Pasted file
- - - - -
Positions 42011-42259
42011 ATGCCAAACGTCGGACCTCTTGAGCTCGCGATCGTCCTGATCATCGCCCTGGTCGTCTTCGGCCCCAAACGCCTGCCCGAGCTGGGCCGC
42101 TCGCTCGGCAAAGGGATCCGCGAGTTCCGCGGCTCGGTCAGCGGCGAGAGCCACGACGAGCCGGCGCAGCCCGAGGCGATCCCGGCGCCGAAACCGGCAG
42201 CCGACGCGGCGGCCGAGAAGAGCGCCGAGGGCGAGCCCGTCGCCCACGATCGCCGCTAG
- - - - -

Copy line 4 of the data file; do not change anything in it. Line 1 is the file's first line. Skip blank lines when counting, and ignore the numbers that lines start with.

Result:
42201 CCGACGCGGCGGCCGAGAAGAGCGCCGAGGGCGAGCCCGTCGCCCACGATCGCCGCTAG